TAMPA, Fla. (AP) — Police cordoned off a Florida neighborhood and searched intensely for a possible serial killer Tuesday after a fourth person was shot dead.
Tampa police say residents of the city’s Seminole Heights neighborhood reported hearing shots just before 5 a.m. Tuesday. When officers arrived, they found the body of Ronald Felton, 60, in the street. They say Felton had been walking across the street to meet someone when the gunman came up behind him and fired.
Spokesman Steve Hegarty said detectives can’t immediately say whether Felton’s shooting is related to last month’s 10-day spree where three people were slain, but officers are treating it like it is. The previous three victims were alone and had gotten off a bus when they were gunned downed at night for no apparent reason. None was robbed.
“This has got to stop,” Mayor Bob Buckhorn told a news conference on Tuesday. “We will hunt this person down until we find him.”
Cynthia Murray told The Tampa Bay Times that Felton had been living with her near the shooting scene. She said Felton was an unemployed construction worker who volunteered at the nearby food bank run by a church, which is just feet from where he was shot. She said he would go to the church at 2:30 a.m. to help.
“He didn’t need to come here every week but he loved it,” she said about Felton’s volunteer work. She said Felton and his twin brother Reggie were well known in the area.
“He was the sweetest person, never any problems,” his cousin, Linda Daniels, told the paper.
Police urged Seminole Heights residents to stay inside Tuesday as they searched the area, which they sealed off shortly after the shooting. They said they are looking for a thin black man, about 6-feet tall, wearing black clothing and carrying a large handgun. They are asking residents to examine video from any security cameras they have.
Hegarty said the suspect couldn’t have “gone very far, and we’re talking to as many people as we can to see what they may have seen.”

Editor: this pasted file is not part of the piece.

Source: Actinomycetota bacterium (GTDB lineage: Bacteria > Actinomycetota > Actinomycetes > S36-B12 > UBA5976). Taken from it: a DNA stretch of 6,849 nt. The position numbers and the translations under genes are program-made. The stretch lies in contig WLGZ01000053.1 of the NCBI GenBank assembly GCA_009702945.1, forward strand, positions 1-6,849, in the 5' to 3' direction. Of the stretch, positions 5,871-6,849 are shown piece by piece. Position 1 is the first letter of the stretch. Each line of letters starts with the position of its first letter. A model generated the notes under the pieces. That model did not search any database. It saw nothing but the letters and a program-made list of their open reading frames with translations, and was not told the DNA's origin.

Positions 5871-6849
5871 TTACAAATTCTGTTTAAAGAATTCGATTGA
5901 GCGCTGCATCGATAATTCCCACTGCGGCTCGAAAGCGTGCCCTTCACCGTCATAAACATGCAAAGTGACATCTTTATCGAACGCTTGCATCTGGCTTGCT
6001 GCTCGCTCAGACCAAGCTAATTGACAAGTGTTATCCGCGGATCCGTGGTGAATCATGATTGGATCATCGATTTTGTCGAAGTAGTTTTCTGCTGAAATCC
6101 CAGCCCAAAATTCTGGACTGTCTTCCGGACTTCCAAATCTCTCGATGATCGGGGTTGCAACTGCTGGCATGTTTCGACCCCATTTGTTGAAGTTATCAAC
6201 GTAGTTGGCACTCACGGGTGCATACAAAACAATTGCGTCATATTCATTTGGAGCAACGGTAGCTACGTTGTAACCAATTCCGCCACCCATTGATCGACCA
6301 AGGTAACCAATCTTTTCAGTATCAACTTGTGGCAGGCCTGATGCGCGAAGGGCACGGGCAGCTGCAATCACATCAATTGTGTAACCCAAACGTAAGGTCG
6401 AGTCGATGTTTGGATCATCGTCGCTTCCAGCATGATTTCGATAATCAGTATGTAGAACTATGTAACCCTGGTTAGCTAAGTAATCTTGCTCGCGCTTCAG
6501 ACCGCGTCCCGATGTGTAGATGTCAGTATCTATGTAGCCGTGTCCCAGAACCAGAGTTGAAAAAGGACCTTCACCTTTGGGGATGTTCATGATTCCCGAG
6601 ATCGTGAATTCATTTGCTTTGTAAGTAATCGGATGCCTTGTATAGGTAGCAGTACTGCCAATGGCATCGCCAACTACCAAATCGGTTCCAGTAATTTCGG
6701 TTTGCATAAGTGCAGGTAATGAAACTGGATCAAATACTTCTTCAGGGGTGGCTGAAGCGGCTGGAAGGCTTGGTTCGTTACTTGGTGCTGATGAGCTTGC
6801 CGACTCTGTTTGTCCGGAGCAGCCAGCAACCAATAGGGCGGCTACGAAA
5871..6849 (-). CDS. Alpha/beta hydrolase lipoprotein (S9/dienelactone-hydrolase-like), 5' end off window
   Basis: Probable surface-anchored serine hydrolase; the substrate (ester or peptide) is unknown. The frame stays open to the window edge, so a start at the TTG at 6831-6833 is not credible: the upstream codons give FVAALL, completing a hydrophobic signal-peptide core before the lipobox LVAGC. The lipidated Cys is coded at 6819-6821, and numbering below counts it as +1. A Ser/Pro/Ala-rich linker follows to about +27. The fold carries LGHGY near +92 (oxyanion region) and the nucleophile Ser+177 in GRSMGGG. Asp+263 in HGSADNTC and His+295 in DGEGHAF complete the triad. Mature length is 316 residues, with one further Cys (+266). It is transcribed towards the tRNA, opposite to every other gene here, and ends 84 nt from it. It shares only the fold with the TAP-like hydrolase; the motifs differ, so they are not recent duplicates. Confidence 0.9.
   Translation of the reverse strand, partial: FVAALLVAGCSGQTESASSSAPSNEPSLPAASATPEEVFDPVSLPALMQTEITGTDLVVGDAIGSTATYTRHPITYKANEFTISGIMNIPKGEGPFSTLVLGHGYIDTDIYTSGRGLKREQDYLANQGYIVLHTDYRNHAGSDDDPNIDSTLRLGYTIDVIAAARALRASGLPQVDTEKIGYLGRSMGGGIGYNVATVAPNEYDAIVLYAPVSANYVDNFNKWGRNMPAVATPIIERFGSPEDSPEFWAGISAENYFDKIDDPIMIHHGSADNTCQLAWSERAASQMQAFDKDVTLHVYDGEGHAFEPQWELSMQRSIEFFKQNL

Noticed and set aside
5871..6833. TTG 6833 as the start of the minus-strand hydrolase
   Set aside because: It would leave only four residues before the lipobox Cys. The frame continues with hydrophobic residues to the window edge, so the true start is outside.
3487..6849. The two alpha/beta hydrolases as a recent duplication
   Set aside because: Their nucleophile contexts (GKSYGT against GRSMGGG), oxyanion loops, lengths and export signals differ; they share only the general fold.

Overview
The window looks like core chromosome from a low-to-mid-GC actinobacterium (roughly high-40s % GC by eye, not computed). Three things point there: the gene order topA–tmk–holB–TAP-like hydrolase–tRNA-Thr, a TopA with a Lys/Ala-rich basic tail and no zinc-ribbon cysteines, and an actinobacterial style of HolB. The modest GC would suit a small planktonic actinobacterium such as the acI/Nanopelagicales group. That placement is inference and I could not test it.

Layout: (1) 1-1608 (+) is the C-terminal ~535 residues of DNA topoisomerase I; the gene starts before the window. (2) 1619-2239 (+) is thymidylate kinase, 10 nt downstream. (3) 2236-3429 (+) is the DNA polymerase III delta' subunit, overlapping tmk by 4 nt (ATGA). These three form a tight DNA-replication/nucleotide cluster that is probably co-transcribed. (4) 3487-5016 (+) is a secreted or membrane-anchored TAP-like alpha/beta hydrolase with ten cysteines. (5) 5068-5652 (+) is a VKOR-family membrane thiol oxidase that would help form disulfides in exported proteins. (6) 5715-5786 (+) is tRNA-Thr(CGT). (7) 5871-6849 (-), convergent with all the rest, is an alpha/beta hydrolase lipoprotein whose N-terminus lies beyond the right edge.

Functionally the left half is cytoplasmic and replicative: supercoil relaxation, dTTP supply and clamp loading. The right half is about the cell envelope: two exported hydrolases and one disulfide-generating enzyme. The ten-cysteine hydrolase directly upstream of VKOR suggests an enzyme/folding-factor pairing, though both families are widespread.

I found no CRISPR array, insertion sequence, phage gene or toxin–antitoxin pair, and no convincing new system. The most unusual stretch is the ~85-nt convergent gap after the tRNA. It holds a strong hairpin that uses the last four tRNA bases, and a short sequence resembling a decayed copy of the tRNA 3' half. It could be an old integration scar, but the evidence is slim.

Robert Clark told the Times he was in a nearby Laundromat with his girlfriend when he heard five shots, turned and saw a man run past. He said he went outside and saw Felton’s body.
After the earlier shootings, police increased patrols in the neighborhood and released surveillance videos of a hooded suspect. In a security video taken moments after 22-year-old Benjamin Mitchell became the first victim on Oct. 9, the suspect is running from the scene.
“I’ve come up with four reasons why this person is running,” Police Chief Brian Dugan said last month. “One, they may be late for dinner. Two, they’re out exercising. Three, they heard gunshots. And number four, they just murdered Benjamin Mitchell.”
Two days after Mitchell was shot, Monica Hoffa, 32, was gunned down. And on Oct. 19, Anthony Naiboa, 20, was shot after taking the wrong bus home from his new job. Police patrolling nearby heard the gunshots and rushed to the scene to find Naiboa dead.
Casimar Naiboa, Anthony Naiboa’s father, said Felton’s slaying “is like salt in the wound”
“It brings back dark memories,” said Naiboa, 50. “I still dream about my son.”
Police have told him they hope the killer makes a mistake.
“But every time he makes a mistake, someone loses their life,” Naiboa said.
Seminole Heights is a working-class neighborhood northeast of downtown Tampa that’s slowly becoming gentrified. Run-down homes sit next to renovated, historic bungalows, and trendy restaurants have sprung up near auto body shops.
Residents and business owners have said there are car burglaries and fights between kids, but nothing like this.
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(Jones, Octavio/Tampa Bay Times via AP)